imax ) Compare and Swap Atomic Function This atomic function reads and returns the value of the first argument. value ) atomicxor( mem. These functions are intended to implement circular counters. value ) atomicexch( mem.Device code atomicmax( mem. They also compare the first argument with the second argument. imax ) Additional Atomic Update if (mem<imax) then mem = mem+1 else mem = 0 endif if (mem<imax . All three arguments must be of type integer(kind=4).value) mem = ior(mem. mem. value ) atomicor( mem. Note The return value for each of these functions is the first argument. These functions are: Table 3. value ) mem = max(mem. mem. and atomically stores a new value back to the first argument location if the first and second argument are equal. and stores a new value back to the first argument location. counting up to or down from a maximum value specified in the second argument. depending on the result of the comparison.and.value) mem = ieor(mem. Counting Atomic Functions Function atomicinc( mem. It also compares the first argument with the second argument. The function is: 28 . value ) atomicand( mem. value ) atomicmin( mem. mem>0) then mem = mem-1 else mem = imax endif atomicdec( mem.value) mem = value Counting Atomic Functions These atomic functions read and return the value of the first argument.9.value) mem = min(mem. Note The return value for this function is the first argument.value) mem = iand(mem. Both arguments must be of type integer(kind=4).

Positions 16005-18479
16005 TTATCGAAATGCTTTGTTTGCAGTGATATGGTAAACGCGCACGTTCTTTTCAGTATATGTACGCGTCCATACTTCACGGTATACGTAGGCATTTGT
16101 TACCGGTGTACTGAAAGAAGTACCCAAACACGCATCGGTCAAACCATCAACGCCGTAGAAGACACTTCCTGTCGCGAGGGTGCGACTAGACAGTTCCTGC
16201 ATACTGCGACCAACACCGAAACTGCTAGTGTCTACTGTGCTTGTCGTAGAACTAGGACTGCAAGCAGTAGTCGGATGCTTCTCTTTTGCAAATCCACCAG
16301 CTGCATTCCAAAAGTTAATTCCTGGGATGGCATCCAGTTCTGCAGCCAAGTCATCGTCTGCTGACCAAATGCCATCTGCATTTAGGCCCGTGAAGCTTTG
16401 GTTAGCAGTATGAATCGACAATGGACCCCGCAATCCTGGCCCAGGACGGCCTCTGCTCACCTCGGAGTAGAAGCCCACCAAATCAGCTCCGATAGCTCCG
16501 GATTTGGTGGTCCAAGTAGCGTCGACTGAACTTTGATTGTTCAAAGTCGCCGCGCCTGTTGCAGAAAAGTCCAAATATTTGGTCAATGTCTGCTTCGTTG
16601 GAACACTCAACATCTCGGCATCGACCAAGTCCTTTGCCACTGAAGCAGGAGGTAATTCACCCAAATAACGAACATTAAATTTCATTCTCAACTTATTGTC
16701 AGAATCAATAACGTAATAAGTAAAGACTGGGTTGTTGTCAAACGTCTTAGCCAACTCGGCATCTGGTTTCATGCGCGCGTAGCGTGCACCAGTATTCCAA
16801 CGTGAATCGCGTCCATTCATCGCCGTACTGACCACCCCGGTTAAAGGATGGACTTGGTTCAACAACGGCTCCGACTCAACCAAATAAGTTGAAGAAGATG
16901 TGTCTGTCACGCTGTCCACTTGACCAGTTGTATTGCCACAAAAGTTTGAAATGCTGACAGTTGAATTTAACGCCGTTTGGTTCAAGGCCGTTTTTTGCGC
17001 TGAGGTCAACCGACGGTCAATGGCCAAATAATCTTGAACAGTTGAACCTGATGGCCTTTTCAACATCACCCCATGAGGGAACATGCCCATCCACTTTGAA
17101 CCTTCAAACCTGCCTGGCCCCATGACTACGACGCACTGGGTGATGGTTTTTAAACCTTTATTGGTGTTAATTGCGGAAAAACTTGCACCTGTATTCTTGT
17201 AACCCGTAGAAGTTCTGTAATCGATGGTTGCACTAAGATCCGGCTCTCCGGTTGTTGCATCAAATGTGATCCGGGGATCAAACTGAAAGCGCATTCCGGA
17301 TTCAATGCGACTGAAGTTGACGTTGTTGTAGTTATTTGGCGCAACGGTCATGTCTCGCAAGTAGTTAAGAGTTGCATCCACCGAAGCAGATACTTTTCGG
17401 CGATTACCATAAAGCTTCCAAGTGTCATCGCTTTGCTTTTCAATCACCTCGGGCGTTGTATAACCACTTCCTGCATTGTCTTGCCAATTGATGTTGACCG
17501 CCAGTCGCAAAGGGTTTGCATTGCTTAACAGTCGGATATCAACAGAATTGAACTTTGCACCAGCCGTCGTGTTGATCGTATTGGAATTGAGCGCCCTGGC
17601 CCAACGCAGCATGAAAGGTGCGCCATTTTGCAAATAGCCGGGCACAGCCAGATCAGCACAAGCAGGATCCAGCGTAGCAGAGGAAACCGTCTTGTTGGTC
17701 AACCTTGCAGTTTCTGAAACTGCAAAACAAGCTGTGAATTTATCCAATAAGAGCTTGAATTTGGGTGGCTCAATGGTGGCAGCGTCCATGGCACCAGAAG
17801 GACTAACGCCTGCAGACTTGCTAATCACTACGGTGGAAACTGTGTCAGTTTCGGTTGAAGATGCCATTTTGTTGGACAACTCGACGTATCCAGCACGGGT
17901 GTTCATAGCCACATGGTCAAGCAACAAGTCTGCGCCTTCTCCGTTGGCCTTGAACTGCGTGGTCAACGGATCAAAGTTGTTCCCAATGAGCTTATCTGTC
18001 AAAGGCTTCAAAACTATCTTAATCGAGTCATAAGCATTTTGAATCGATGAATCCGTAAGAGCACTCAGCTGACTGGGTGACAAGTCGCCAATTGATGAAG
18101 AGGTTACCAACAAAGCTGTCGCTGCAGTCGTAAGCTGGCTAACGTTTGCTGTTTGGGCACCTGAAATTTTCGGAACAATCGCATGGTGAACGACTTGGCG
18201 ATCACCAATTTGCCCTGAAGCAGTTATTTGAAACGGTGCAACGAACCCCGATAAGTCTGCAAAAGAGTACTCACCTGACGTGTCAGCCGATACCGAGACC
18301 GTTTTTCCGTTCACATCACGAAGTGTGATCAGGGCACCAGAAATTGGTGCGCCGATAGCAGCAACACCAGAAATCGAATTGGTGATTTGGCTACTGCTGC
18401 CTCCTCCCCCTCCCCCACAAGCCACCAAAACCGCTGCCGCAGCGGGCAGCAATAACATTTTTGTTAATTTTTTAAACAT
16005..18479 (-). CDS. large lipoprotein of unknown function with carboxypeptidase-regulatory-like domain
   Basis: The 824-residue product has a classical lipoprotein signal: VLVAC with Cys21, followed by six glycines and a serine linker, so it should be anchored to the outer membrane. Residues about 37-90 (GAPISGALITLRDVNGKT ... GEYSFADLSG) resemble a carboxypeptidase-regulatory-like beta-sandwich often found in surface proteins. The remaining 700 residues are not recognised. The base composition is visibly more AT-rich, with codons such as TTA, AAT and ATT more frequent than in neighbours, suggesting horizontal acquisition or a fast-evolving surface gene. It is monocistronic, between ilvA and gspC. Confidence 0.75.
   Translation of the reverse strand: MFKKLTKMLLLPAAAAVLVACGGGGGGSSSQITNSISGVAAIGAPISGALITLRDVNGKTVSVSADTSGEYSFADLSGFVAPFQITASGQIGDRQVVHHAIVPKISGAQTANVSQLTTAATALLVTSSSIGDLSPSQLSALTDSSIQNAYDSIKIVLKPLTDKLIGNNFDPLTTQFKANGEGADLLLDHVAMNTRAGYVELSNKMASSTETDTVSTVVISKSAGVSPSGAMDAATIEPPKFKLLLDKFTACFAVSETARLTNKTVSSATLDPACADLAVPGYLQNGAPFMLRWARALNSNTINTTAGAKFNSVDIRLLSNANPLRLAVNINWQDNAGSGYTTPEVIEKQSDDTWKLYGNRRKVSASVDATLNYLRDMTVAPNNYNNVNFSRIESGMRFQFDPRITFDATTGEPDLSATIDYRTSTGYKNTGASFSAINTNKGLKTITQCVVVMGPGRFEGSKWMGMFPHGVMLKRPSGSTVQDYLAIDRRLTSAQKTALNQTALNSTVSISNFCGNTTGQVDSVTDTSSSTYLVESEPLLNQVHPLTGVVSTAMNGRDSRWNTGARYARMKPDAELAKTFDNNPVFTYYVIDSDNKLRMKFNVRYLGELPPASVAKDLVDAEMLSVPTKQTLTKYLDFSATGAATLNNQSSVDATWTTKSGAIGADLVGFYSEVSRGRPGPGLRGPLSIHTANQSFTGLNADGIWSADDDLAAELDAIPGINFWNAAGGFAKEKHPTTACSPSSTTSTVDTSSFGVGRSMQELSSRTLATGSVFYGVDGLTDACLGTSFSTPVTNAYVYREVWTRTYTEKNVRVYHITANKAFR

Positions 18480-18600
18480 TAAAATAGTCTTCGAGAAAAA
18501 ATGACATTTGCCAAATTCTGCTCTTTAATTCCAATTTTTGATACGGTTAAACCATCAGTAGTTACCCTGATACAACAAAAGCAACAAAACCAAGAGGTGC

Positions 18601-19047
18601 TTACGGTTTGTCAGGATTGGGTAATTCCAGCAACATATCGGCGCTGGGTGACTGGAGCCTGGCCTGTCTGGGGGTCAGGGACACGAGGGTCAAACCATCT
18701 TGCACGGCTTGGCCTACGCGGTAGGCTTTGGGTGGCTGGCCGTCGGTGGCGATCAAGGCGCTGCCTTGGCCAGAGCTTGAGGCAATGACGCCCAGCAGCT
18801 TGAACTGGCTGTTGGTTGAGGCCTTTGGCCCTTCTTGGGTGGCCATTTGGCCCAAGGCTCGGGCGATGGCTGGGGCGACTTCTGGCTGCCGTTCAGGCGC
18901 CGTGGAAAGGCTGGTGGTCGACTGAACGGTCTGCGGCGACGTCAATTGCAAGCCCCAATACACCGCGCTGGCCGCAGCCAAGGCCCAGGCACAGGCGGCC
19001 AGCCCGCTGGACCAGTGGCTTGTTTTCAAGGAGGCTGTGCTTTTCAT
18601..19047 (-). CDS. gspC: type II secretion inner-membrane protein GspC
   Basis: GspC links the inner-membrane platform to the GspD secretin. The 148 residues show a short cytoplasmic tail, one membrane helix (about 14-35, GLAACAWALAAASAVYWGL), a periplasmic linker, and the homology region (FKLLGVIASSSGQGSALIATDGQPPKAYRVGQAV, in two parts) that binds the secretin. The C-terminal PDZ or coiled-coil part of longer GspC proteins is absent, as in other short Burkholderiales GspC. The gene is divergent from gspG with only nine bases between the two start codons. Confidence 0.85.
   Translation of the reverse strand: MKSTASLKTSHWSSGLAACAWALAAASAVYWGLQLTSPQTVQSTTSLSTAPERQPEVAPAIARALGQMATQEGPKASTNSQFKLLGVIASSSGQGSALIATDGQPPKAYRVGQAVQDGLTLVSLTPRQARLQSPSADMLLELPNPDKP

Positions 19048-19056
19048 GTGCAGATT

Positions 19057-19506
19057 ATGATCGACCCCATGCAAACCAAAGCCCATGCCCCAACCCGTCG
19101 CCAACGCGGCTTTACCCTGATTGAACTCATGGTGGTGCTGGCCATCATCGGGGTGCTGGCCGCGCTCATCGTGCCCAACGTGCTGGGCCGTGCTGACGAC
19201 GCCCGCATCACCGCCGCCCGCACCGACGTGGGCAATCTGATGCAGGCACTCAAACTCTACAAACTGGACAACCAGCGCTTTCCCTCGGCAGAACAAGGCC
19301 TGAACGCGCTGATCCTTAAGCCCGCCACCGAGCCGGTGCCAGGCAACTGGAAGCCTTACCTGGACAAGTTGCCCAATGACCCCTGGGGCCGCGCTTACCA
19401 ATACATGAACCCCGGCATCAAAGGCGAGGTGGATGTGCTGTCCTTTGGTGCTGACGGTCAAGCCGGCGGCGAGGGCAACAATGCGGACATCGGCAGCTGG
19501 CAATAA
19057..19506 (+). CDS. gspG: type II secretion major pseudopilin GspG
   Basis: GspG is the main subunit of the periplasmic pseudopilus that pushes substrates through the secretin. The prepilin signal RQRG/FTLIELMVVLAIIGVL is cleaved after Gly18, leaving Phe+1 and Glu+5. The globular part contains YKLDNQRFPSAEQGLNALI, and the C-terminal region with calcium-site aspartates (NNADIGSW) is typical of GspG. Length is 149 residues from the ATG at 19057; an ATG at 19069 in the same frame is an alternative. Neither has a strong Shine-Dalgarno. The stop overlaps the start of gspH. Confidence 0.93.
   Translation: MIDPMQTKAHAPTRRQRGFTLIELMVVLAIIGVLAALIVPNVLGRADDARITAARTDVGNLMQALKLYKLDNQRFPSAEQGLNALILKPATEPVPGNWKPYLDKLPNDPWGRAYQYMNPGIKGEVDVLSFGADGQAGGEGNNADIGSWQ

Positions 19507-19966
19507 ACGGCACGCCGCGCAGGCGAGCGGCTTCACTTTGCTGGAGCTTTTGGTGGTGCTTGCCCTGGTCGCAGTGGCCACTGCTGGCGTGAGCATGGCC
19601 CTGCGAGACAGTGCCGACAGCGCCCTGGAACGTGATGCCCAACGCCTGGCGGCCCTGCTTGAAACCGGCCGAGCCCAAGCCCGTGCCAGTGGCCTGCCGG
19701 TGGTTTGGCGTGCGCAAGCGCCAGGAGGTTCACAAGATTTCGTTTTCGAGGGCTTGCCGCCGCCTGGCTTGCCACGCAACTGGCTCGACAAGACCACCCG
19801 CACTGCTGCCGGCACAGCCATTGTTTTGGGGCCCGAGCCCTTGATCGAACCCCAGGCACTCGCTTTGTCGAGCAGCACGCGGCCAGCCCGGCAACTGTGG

6. CLOSE. returns the number of bytes required to hold the value of A. Reference Table 3. • Input/Output statements are not allowed: READ.10. • Cray pointers are not supported. • STOP and PAUSE statements are not allowed. • Alternate return specifications are not allowed.3 are not supported. REWIND. BACKSPACE. WRITE. • Fortran intrinsic functions not listed in Section 3. Compare and Swap Atomic Function Function atomiccas(mem. • Objects with the Pointer and Allocatable attribute are not allowed. character substrings are not supported. ENDFILE. j j = sizeof(i) ! this assigns the value 4 to j 29 .val) Additional Atomic Update if (mem == comp) then mem = val endif Restrictions This section lists restrictions on statements and features that can appear in device subprograms. • ENTRY statements are not allowed. INQUIRE.comp. PRINT. such as the new sizeof intrinsic function. • Floating point exception handling is not supported.Chapter 3. OPEN. • Subroutine and function calls are supported only if they can be inlined. • Optional arguments are not allowed. • Objects with character type must have LEN=1. FORMAT. SIZEOF Intrinsic A call to sizeof(A). NAMELIST. • Recursive subroutines and functions are not allowed. integer(kind=4) :: i. where A is a variable or expression. • Automatic arrays must be fixed size. Host code Host subprograms may use intrinsic functions.

30 .